In a major pro-life move, Montana has enacted a ban on abortion procedures mainly performed for abortions in the second trimester of pregnancy, effectively blocking most abortions after 15 weeks.
Montana Gov. Greg Gianforte’s office said the legislation, House Bill 721, will restrict “dismemberment abortion”—also referred to as dilation and evacuation abortion—”except for during a medical emergency in which the child would not survive outside of the womb.”
The procedure, according to non-profit pro-life organization Live Action, is a surgical procedure “during which an abortionist first dilates the woman’s cervix and then uses instruments to dismember and extract the baby from the uterus.”
“I’m proud to round out our legislative session with another suite of pro-life, pro-family bills that protect the lives of unborn babies in Montana,” Gianforte said in a statement.
The ban took effect immediately upon Gianforte’s signature on Tuesday.
“Dismemberment abortion for non-therapeutic or elective reasons is a barbaric practice, dangerous for the mother, and demeaning to the medical profession. House Bill 721 makes clear that it has no place in Montana,” he previously said during a pro-life bill signing earlier in May.
People found guilty could be fined up to $50,000 and face five to 10 years in prison.
According to the Centers for Disease Control and Prevention (CDC), 5.8 percent of abortions take place between 14-20 weeks, and less than 1 percent of abortions happen after that.
Planned Parenthood Lawsuit
Planned Parenthood, in response, filed an emergency request asking a state judge to temporarily block the legislation.
The lawsuit argues that the law is unconstitutional, due to a 1999 Montana Supreme Court ruling, which says the state constitution’s right to privacy “protects a woman’s right of procreative autonomy,” including “the right to seek and to obtain a specific lawful medical procedure, a pre-viability abortion, from a health care provider of her choice.”
In a release, the abortion provider called the procedure “the safest and most common method of abortion after approximately 15 weeks of pregnancy.”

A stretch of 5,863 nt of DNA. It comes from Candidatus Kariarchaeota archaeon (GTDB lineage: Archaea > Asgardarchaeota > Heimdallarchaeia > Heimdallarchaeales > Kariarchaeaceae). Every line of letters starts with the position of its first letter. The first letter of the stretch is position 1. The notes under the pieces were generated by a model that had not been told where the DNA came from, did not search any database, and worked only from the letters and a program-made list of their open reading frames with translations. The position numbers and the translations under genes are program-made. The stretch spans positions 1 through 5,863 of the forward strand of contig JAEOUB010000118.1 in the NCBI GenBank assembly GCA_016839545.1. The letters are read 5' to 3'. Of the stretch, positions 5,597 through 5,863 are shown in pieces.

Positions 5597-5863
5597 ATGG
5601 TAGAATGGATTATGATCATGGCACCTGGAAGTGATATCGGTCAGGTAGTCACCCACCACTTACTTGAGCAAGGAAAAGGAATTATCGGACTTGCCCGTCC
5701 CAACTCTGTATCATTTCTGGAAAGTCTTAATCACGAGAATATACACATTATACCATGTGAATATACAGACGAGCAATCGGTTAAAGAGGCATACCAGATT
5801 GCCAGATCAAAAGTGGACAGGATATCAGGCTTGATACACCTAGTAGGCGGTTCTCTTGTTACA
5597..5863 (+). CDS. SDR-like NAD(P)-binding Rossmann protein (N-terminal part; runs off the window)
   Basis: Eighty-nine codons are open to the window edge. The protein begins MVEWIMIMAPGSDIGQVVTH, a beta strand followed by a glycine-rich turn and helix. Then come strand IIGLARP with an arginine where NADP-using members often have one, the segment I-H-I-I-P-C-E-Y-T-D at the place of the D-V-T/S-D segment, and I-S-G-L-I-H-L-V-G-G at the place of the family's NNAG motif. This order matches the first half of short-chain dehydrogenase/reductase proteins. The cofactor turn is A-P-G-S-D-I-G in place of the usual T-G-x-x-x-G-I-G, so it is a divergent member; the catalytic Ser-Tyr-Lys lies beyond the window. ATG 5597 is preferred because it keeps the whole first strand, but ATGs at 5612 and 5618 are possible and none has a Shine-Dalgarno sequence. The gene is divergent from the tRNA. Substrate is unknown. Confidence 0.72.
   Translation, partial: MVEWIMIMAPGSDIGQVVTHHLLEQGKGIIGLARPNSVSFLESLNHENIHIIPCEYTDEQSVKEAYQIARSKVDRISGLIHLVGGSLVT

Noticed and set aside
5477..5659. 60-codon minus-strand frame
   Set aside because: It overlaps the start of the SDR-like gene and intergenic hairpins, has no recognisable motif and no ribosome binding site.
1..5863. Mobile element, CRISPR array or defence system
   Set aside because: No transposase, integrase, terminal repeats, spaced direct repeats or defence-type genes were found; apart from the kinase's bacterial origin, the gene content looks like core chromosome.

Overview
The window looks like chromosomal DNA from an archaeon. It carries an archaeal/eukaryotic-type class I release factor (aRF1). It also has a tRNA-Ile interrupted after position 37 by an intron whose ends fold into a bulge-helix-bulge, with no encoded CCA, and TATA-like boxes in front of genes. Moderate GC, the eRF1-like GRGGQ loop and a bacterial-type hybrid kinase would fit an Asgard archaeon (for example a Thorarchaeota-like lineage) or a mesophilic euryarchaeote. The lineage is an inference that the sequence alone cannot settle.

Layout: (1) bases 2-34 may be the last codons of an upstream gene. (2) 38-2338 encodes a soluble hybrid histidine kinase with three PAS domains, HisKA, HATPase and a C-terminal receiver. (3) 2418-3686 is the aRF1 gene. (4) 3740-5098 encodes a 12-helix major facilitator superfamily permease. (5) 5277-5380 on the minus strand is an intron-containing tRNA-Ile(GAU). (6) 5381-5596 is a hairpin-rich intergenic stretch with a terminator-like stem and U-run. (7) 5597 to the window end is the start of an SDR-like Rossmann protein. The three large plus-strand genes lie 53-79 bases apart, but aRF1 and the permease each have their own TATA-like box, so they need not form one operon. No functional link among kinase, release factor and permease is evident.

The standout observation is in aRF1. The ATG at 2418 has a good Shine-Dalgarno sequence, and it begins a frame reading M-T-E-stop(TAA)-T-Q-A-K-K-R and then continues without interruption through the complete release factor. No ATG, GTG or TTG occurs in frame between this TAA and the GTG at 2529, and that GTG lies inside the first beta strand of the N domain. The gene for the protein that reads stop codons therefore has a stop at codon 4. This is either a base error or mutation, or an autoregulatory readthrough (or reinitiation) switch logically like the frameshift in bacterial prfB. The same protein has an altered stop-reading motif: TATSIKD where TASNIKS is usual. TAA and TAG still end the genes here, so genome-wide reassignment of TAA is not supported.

The group had previously filed a lawsuit aimed at challenging the legislation when it passed, but at the time, the lawsuit was determined to be premature.
The lawsuit points out that the law effectively bans abortions after 15 weeks because the dilation and evacuation procedure is the only method to abort a baby in Montana at that point.
Martha Fuller, president and CEO of Planned Parenthood of Montana, said in a statement the legislation is “a grave threat to Montanans’ health and safety and must be blocked.”
She called the ban a “dangerous one” that immediately bars pregnant women “access to care” that was legally available just before Gianforte’s signature.
Sheila Hogan, the executive director of the Montana Democratic Party, said in a release that Gianforte’s signing of the legislation infringes upon “Montanans’ rights and freedoms,” reported The Hill.
Other Pro-Life Actions
Gianforte also signed a pair of bills “to better ensure taxpayer dollars are not used to fund elective abortions,” his office announced.
House Bill 544 specifies what’s required for the state’s Department of Health and Human Services (DPHHS) to make sure abortions covered by Medicaid are medically necessary.
Meanwhile, House Bill 862 blocks the use of taxpayer dollars to fund abortions “except to save the life of a woman or in cases of incest or rape.”
Gianforte said in a statement that Montanans voted in his administration “to boldly defend life, not send their tax dollars to abortion clinics.”
The governor also signed House Bill 937, which sets out rules about how DPHHS can license and conduct oversight of abortion clinics.
Earlier Pro-Life Actions in May
Gianforte’s signing of pro-life bills on Tuesday came after he had signed five other pro-life measures on May 3. This included a ban on abortions after viability at 24 weeks—except in cases where the mother’s life is at risk—and protections for infants born alive following an attempted abortion.
The other three measures were legislation affirming the right of medical providers to practice according to their conscience, a measure to require that all complications from chemical abortions be reported, and a measure to clarify that the right to privacy in the Montana Constitution doesn’t confer a right to abortion.
But less than two weeks later, on May 12, in an unrelated abortion case, the Montana Supreme Court, in a 7-0 decision, reaffirmed its 1999 decision that abortion is a choice protected by the state’s constitutional right to privacy.
“[U]nder Montana’s Constitution, the right of individual privacy—that is, the right of personal autonomy or the right to be let alone—is fundamental,” the court noted (pdf), citing precedent. “It is, perhaps, one of the most important rights guaranteed to the citizens of this State, and its separate textual protection in our Constitution reflects Montanans’ historical abhorrence and distrust of excessive governmental interference in their personal lives.”
“[T]he Montana Constitution guarantees a woman a fundamental right of privacy to seek abortion care from a qualified health care provider of her choosing, absent a clear demonstration of a medically acknowledged, bona fide health risk,” the court also said.